In spite of the recent Congress’s shortcoming regarding High Ed funding, it has the means, and with little relative cost, to at least end the ignorance and neglect. 

The US Government, empowered by congressional action, can and should conduct a full study of Adjunct/Contingent pay and work inequity in US higher ed either through the Departments of Labor or Education, and publish those results. Following that, the Congress needs to then make the true effort to truly create a necessary and equitable US higher ed system as suggested above–one which, as a place of equity, can also be a place of promise, and a place for a better America.

Unemployment Testimonials Needed for AFTAdjunct/Contingent Caucus

From Geoff Johnson, President, AFT Adjunct/Contingent Caucus

Hi All:

I send his note with some urgency regarding AFTACC’s request for testimonials regarding adjunct/contingent and the need for unemployment insurance. The AFTACC needs more and we need them soon.

 According to recent data processed by the National Student Clearinghouse Research Center show that nationwide, enrollment was down by 600,000 this past Spring compared to a year ago, with a national decline in community college enrollment of 9.5%.  This loss of enrollment has necessarily resulted in the loss of work and income for thousands adjunct/contingent faculty nationwide.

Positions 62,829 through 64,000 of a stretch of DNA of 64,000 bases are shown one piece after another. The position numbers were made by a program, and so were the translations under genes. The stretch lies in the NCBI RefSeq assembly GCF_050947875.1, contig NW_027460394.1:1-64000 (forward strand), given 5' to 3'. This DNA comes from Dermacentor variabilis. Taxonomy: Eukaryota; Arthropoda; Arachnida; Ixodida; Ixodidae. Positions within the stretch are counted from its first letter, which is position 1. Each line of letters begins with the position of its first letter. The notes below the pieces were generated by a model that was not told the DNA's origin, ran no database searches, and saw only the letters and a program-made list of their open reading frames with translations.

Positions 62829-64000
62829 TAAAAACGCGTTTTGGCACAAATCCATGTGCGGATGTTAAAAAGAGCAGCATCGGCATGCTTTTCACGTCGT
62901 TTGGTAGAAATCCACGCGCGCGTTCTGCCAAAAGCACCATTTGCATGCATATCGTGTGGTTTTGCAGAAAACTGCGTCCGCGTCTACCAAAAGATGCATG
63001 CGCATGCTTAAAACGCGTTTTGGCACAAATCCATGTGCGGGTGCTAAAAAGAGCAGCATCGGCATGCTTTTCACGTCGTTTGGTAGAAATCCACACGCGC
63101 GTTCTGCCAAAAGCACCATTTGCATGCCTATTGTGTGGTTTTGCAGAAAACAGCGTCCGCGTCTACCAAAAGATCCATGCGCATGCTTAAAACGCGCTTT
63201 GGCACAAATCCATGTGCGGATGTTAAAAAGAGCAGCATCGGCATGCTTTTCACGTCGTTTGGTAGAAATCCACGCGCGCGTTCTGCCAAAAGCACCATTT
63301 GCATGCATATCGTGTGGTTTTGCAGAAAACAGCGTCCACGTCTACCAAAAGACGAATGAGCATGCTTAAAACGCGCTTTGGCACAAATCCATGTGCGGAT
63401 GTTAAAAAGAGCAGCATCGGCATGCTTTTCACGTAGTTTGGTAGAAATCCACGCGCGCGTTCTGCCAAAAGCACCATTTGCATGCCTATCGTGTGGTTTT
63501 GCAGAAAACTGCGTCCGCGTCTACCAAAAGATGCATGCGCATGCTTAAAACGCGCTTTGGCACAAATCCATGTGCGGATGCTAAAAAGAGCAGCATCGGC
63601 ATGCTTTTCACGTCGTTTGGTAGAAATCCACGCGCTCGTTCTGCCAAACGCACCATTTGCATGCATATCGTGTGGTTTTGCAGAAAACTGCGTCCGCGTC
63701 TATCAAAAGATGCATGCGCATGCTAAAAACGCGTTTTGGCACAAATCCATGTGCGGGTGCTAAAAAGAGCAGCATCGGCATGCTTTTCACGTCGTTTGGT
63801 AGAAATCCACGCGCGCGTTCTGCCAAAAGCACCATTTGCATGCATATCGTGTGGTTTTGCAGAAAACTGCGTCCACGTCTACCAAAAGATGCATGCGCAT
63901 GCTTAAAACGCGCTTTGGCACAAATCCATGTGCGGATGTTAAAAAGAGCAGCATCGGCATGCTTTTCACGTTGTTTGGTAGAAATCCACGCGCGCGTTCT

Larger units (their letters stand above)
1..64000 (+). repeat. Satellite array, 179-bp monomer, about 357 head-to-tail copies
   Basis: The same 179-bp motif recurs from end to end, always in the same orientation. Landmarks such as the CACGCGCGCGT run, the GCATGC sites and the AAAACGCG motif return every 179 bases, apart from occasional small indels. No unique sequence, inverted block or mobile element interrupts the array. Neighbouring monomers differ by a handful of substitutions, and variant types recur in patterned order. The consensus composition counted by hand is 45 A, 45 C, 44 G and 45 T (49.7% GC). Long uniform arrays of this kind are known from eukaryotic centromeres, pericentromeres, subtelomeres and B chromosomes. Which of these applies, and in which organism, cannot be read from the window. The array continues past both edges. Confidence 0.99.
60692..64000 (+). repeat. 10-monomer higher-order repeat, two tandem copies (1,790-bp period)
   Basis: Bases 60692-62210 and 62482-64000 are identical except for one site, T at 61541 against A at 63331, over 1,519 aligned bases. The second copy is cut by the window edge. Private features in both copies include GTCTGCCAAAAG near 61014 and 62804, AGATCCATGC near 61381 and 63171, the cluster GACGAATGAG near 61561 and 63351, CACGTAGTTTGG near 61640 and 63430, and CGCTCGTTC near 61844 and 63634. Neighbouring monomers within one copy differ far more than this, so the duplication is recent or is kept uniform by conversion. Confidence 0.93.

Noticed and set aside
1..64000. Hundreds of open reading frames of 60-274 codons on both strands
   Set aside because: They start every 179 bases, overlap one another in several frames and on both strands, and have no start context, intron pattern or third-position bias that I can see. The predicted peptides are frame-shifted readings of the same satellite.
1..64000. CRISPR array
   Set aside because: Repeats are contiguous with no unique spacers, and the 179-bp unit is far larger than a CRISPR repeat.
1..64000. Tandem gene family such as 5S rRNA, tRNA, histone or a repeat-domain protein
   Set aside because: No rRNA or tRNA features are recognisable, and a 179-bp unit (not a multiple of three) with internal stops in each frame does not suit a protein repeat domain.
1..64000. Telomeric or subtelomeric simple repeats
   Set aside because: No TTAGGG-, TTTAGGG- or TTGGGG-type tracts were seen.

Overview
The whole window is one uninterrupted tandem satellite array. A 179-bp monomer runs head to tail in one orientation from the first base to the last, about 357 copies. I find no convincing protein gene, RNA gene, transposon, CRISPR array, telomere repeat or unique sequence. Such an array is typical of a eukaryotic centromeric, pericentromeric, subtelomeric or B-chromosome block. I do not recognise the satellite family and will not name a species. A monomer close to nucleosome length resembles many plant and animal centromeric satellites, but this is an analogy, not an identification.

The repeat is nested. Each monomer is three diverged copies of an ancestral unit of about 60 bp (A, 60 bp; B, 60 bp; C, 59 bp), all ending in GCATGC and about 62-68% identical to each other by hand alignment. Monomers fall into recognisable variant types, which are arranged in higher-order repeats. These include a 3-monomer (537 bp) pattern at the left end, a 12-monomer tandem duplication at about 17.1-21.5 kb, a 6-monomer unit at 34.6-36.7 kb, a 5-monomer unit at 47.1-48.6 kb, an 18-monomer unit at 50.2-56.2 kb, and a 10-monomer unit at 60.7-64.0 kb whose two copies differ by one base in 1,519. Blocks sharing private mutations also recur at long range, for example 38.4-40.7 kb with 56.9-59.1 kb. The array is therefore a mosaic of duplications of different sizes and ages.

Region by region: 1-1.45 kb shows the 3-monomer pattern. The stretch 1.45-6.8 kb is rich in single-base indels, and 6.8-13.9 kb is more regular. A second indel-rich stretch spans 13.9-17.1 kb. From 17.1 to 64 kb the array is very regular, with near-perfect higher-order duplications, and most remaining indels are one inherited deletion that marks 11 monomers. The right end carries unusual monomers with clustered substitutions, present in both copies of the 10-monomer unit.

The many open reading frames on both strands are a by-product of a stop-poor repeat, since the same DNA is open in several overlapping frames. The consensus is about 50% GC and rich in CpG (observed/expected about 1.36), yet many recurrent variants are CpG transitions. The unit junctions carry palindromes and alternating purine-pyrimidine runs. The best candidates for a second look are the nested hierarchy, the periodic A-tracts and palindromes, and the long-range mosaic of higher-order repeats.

While colleges and universities are reopening, many students, either wary of return, or more often facing the tremendous financial and personal challenges created by the COVID Epidemic, are either foregoing or delaying enrollment.

Further, many Public Higher Ed systems, who receive funding based on enrollment, have already seen stretched budgets slashed.

This, in short, means the high levels of adjunct/contingent unemployment will not go away in the Fall, or the immediate future.

Many of these unemployed adjunct/contingents have struggled to hang on by the grace of unemployment insurance provided through their states. This is because these states have recognized that adjunct/contingent faculty, hired on a term-by-term basis, contingent upon enrollment, do not have “reasonable assurance” of being rehired.

However, many states interpret “reasonable assurance” differently, leaving adjunct/contingent faculty with no access to desperately needed unemployment insurance.

The solution to this issue is the US Department of Labor to change its language regarding “reasonable assurance,” thus making it possible for all unemployed adjunct/contingent faculty to receive needed unemployment relief.